Yunmi Kong, an assistant professor of economics at Rice University, is the recipient of a Korea-America Economic Association (KAEA) Young Scholar Award.
The honor is given annually to one or two members of KAEA who are within seven years of receiving their Ph.D. Recipients must demonstrate outstanding scholarly performance and great potential for future innovative research through their publications in leading journals of economics and related fields.
"I am grateful and honored to be the recipient," Kong said. "As a junior academic still establishing my career, I feel encouraged by the KAEA’s recognition."
Kong joined the Rice faculty in 2016 after receiving her Ph.D. from New York University. Her research interests include empirical industrial organization and applied microeconometrics. Her most recently published paper, “Sequential Auctions with Synergy and Affiliation across Auctions,” appeared in the Journal of Political Economy, one of the top publications in the field. Using a new model she developed, Kong examined how the design of auctions for public mineral leasing affects both the efficiency of the allocation of leases across competing firms and the revenues earned by federal and state governments.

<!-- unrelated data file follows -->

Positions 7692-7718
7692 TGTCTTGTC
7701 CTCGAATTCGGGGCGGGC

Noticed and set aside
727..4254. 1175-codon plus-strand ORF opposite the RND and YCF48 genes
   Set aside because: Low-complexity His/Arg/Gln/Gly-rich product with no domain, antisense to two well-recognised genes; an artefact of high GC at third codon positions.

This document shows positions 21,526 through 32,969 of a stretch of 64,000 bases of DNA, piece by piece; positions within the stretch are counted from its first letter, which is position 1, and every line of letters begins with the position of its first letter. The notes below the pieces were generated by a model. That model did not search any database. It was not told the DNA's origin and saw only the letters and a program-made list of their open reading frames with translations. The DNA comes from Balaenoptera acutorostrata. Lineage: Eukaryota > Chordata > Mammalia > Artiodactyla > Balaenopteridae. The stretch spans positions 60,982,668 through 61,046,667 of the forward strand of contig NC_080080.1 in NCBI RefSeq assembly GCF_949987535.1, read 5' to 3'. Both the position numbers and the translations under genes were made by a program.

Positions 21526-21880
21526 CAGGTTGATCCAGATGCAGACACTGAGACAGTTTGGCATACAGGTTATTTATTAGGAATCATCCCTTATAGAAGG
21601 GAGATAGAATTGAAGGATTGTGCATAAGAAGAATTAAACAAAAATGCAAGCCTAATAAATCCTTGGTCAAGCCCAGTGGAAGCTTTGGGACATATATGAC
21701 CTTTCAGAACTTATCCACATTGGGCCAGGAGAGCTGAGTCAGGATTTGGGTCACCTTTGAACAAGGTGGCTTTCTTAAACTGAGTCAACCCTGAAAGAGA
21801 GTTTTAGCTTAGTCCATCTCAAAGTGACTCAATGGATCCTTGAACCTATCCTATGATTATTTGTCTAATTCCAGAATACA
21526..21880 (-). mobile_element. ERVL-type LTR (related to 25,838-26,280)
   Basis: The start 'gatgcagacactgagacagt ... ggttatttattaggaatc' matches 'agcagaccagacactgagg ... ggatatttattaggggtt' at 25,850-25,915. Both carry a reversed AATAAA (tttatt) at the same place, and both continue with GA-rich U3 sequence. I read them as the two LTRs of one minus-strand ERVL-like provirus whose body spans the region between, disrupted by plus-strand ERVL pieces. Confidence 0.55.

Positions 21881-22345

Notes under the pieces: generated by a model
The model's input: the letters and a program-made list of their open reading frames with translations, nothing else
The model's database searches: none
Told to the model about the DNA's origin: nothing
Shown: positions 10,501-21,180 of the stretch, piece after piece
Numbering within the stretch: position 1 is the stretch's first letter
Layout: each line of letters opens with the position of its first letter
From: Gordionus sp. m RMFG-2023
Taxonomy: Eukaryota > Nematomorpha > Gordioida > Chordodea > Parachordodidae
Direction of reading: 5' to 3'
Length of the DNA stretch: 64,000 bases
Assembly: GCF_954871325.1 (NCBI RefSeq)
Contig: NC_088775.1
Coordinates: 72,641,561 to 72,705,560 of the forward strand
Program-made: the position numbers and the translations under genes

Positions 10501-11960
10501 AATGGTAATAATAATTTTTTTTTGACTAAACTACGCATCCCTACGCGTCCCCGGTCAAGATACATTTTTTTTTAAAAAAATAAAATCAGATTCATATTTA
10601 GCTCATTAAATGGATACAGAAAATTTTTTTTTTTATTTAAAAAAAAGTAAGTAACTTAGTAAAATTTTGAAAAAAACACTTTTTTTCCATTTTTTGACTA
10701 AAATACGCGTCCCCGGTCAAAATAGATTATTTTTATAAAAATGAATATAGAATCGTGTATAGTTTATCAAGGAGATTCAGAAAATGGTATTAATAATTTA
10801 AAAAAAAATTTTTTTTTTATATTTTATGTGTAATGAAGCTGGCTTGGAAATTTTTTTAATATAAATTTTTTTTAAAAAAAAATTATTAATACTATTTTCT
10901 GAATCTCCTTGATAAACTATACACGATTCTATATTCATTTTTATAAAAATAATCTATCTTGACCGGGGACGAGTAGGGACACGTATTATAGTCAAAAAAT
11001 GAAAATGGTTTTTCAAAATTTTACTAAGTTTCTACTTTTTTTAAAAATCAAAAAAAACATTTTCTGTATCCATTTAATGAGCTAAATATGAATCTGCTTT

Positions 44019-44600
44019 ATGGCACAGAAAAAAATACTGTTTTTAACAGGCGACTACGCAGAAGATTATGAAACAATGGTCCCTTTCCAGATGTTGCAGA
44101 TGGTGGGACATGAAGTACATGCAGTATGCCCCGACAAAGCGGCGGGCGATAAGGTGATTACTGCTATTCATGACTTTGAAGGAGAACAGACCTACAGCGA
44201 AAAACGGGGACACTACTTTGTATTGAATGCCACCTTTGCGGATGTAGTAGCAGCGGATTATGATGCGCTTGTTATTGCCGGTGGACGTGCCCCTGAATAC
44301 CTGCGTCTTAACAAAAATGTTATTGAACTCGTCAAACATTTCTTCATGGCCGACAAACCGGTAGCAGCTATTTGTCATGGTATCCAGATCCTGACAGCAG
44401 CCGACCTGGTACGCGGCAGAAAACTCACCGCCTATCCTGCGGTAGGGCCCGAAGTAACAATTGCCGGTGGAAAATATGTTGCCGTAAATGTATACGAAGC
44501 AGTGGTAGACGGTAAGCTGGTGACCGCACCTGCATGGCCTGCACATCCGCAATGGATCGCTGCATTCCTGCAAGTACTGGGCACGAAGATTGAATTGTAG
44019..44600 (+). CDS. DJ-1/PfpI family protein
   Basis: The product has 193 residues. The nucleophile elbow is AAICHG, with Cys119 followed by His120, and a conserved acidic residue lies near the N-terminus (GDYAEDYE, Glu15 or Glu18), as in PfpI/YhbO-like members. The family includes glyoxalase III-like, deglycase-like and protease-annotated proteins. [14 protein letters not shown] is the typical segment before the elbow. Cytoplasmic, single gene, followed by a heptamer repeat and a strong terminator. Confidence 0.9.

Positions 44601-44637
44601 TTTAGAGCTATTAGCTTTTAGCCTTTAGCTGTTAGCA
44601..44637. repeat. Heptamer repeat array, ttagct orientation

"The award confirms what we have known for some time — Yunmi is an outstanding scholar with an extremely bright future," said George Zodrow, chair of the Rice Department of Economics. "Both her theoretical modeling and her empirical applications are pathbreaking from an academic standpoint while also being immediately relevant to the critical practical topic of the design of auctions of oil and gas leases."
The award will be presented at the virtual annual meeting of the KAEA in January.
The KAEA Young Scholar Award is not the first honor Kong has received in recognition of her work in academia. In 2018, she won Rice's Malcolm Gillis Award for Distinction in Undergraduate Teaching in Economics, which recognized her outstanding performance in teaching Applied Econometrics (ECON 209).